The Labour Party have indicated, in its manifesto, that it will reconsider a manifesto pledge around the Hillsborough law and the results of a general election in 2024 remain to be seen.  Whilst it may be the case that any future Labour Government considers that the Hillsborough Charter, as exists, is sufficient, this is unlikely to satisfy those who have been personally affected by the Hillsborough law and who do not consider that the Charter has, in fact, gone far enough.

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When Andy Burnham, then MP for Leigh, proposed a statutory duty of candour for public authorities back in 2017, he no doubt hoped that progress might now have been made. His draft Public Authority (Accountability) Bill, prompted by his involvement with the Hillsborough families, would have required public authorities to admit responsibility following adverse and mass casualty incidents, potentially even before court proceedings had been intimated.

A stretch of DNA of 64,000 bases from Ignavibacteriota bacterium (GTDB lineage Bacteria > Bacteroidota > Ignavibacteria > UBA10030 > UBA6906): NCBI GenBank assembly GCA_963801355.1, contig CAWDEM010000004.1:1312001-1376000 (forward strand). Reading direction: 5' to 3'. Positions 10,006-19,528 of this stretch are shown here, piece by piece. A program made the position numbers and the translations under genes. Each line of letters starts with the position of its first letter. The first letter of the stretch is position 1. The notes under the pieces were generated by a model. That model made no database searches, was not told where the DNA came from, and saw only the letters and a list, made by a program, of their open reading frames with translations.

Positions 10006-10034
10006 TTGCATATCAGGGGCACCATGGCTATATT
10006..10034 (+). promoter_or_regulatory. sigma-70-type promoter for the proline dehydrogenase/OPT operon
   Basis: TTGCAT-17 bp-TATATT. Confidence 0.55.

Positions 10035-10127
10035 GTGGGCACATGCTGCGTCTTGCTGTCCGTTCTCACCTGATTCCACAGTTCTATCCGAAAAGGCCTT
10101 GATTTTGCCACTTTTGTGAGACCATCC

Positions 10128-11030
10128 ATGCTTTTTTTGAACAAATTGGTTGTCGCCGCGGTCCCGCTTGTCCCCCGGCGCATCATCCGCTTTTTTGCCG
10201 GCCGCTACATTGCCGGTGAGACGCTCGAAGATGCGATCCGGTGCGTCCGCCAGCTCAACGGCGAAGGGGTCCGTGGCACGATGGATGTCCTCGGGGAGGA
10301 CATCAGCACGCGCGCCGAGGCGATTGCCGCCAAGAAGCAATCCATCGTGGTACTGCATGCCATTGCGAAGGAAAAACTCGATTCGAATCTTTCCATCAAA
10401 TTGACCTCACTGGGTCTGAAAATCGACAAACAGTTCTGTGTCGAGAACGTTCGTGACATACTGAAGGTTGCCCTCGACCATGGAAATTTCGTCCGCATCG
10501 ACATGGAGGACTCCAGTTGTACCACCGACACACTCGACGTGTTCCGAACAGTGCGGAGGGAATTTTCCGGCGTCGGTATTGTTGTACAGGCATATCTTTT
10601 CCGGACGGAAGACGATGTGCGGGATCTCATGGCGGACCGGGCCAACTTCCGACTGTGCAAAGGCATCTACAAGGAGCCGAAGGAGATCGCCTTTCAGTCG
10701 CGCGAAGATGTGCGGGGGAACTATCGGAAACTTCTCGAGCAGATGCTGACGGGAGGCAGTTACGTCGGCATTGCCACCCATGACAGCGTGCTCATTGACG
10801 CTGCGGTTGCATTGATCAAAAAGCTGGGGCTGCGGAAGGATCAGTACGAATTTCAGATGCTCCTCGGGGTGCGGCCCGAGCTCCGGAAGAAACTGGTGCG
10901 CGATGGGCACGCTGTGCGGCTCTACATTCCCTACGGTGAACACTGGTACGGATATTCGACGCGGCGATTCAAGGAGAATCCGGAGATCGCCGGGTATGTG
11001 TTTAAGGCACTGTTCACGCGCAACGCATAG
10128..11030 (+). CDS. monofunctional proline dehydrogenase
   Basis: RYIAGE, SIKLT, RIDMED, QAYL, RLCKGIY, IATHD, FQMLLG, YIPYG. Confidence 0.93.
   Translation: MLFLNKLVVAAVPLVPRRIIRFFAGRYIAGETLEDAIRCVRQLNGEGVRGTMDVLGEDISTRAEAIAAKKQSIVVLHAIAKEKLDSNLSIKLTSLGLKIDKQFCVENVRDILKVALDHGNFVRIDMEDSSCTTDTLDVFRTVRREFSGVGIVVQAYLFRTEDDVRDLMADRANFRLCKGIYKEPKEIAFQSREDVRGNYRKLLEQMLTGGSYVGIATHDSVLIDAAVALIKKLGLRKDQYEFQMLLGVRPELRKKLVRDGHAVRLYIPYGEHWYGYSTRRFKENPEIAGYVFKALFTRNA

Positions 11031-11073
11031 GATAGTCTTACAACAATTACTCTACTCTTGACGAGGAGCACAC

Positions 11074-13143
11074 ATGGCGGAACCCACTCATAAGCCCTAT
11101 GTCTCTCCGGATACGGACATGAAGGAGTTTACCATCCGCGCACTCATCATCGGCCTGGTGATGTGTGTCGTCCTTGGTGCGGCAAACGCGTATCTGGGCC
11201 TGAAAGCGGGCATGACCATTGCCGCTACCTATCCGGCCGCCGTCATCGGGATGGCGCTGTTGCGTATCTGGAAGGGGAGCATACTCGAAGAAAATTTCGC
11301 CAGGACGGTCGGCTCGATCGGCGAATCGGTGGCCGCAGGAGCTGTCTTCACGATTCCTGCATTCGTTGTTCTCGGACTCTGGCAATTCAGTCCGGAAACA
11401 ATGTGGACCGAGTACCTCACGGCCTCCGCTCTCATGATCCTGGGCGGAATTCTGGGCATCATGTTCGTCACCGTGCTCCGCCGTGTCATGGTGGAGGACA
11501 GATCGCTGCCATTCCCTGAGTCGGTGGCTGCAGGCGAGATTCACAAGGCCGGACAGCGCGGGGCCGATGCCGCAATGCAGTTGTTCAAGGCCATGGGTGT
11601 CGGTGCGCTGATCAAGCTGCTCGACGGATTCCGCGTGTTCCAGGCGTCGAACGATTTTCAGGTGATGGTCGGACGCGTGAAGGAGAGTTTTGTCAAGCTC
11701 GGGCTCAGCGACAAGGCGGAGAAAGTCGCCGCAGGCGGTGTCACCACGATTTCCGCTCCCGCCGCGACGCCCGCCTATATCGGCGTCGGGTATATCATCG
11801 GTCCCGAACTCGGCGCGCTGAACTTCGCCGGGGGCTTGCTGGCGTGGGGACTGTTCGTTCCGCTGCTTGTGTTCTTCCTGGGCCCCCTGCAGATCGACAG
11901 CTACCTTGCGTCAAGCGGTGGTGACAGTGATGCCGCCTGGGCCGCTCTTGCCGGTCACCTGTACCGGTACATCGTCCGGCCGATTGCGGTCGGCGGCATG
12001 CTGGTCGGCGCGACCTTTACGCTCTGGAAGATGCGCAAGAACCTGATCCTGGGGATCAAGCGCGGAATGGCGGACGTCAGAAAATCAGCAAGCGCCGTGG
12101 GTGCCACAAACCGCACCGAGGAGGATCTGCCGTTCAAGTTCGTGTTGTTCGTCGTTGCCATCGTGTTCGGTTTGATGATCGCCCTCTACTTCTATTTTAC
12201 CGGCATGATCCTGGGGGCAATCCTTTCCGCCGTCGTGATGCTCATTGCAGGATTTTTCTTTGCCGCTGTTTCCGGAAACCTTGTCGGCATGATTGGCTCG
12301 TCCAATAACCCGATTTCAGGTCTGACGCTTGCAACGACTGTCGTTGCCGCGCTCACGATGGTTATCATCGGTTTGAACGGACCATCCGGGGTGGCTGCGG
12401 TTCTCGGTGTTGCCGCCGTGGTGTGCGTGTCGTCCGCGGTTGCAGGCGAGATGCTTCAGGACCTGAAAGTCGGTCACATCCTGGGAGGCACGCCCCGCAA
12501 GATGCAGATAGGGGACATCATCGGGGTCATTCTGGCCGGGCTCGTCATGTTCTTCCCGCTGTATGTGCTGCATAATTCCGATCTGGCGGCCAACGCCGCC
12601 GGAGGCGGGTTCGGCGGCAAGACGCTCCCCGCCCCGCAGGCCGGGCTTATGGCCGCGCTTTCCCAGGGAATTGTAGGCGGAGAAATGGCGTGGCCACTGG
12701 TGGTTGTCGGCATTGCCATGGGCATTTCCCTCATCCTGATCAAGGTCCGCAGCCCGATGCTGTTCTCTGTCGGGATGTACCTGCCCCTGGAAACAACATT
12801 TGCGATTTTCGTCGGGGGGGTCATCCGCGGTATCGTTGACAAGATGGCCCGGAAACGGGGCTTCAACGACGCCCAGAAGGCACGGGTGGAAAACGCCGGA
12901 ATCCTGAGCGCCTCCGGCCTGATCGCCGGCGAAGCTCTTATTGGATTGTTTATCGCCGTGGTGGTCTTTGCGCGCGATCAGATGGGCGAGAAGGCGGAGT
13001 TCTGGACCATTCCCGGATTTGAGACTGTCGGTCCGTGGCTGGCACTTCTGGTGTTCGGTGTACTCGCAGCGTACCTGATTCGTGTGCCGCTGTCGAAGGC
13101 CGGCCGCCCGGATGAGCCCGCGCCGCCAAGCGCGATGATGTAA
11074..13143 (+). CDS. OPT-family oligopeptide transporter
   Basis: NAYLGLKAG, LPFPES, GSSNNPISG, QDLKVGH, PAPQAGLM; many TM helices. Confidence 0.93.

That Bill was put on hold following the snap General Election in May 2017, but calls for progress have recently been reinvigorated following the introduction of similar duties within the healthcare sector, as well as a number of high-profile incidents, including the Grenfell Tower fire and, more recently, the inquest touching upon the death of Awaab Ishak.

Statutory duty of candour

During a public discussion held in Manchester last month, Mr Burnham supported calls for the playing field to be levelled between bereaved families on the one hand, and well-resourced public authorities on the other during investigations into mass casualty events. It appears that this objective has been borne out of disquiet that, despite the extent of investigations prior to the second Hillsborough inquest, neither the coronial nor criminal justice system had been able to reveal the cover-ups which subsequently came to light.